Dinner and a movie
by Vandana Verma
27 July 2012
Iron Curtain, 19 Hauz Khas Village. Call (011) 6478-1709. Visit www.facebook.com/IronCurtainHKV for more information. A meal for two with alcohol is approximately Rs 2,000.
A great new spot in Delhi's trendiest neighbourhood brings together wine, cinema and American comfort food.
South Delhi’s Hauz Khas Village is a breeding ground for restaurants and cafés. Not surprising, as it attracts a rainbow coalition of nationalities all united in their quest for cheap beer, chilled wine, a view of the hauz and a near-militant desire to be the first to dip their toes in whatever leftfield attraction’s cropped up over the weekend. It makes for an interesting landscape, albeit an electricity-starved one that thunders with the sound of a hundred gensets. Sadly most of this new crop aren’t worth the miniscule amount of square footage they occupy. And the Iron Curtain is the newest, but unlike the rest, this one’s worth the schlep through those dusty lanes.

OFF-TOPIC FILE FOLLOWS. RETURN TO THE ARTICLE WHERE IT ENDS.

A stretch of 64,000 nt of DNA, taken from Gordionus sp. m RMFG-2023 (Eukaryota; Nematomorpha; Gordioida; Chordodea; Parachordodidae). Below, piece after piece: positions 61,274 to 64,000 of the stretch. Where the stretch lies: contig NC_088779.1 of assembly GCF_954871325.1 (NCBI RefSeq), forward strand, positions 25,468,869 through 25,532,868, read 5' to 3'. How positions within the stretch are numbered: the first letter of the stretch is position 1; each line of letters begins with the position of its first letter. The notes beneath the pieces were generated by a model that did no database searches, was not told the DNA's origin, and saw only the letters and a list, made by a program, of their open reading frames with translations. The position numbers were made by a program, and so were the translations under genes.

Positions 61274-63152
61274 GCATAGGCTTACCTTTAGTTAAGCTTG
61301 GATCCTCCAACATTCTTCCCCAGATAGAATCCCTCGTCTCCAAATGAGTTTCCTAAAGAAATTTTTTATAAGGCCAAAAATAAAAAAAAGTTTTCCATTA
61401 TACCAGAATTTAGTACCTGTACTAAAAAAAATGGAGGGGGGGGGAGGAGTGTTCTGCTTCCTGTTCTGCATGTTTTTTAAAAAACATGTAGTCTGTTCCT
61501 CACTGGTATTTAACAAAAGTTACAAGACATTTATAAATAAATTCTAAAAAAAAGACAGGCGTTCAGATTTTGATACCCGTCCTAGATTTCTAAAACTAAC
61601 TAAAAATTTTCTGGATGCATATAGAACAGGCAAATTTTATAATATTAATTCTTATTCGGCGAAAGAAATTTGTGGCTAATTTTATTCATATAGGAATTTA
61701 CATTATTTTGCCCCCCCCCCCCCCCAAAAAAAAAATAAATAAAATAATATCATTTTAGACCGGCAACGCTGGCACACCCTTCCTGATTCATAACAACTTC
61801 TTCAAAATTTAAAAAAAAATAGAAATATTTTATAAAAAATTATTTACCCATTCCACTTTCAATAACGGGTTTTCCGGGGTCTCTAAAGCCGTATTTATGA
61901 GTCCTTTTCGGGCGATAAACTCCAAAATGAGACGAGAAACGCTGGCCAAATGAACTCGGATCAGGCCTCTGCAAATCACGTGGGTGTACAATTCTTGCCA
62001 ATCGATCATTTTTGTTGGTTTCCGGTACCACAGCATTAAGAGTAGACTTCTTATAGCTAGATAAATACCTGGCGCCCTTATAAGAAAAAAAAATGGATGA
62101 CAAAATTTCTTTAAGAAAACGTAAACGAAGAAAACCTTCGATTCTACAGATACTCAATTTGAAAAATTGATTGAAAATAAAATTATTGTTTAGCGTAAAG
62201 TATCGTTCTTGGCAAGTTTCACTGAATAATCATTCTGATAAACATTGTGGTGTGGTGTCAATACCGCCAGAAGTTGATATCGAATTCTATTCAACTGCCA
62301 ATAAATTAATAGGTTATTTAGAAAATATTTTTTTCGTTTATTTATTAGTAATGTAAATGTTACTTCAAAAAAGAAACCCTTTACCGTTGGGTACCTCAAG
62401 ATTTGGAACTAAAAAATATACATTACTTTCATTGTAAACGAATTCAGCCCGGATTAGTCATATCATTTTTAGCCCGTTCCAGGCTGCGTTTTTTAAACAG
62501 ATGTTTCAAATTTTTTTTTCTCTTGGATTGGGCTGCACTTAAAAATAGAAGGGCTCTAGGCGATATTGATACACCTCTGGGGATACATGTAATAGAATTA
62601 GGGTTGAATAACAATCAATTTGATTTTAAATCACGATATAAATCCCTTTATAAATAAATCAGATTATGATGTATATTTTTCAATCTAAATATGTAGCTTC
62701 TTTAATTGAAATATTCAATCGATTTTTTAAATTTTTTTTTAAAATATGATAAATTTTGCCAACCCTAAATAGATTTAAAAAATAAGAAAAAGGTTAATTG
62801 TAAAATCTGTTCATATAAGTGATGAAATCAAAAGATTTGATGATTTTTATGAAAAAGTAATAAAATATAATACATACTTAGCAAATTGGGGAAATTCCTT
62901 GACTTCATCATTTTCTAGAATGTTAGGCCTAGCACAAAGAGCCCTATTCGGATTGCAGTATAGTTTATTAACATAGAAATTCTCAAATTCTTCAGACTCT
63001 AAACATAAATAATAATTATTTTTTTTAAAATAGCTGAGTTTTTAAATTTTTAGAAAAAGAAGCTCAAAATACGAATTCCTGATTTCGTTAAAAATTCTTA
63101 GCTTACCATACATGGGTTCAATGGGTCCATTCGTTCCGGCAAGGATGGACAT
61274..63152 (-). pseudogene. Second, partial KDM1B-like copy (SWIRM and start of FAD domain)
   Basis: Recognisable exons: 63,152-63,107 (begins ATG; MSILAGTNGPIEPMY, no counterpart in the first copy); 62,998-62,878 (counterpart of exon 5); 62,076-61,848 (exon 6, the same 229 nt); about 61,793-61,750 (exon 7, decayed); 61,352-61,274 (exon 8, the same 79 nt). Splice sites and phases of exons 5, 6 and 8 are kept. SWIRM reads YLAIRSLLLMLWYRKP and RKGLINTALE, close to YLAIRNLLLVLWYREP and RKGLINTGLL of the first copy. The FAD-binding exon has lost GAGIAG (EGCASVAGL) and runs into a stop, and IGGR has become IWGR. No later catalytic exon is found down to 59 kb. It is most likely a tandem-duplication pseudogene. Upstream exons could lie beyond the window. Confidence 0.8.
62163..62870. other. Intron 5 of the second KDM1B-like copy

A “cinema café”, Iron Curtain combines a mini-cinema (it seats 15, on repurposed Innova car seats) with American comfort food. Starring the triple bill of Philly cheesesteak, reclining leather bucket seats and a rotating roster of film, from Fargo to arthouse shorts, this is the most civilized cinema experience you’ll find in this city. But don’t start queuing for tickets just yet; that mini-cini’s only for private viewings. However, if you play nice with the owners, they will most likely acquiesce and allow you into a screening. It’s worth a shot, because their tastes in film are a real mixed bag - from behemoth blockbusters and low-key releases all the way through to the classics.
That Philly cheesesteak is a genuinely great sandwich, punctuated with caramelized onions and bursting from a multigrain roll. Sandwich lovers should also give the po boy a go, assertively seasoned and stuffed with crunchy battered shrimp, slathered in mayo and dressed with lettuce and tomatoes. The dining room’s bright, airy and peppered with posters of classic films, the jalapeño poppers are great, and the thundering roar of the generators is muted. At Iron Curtain mise-en-place meets mise-en-scène and it’s not just my dual interests of cinema and wine that will keep me going back.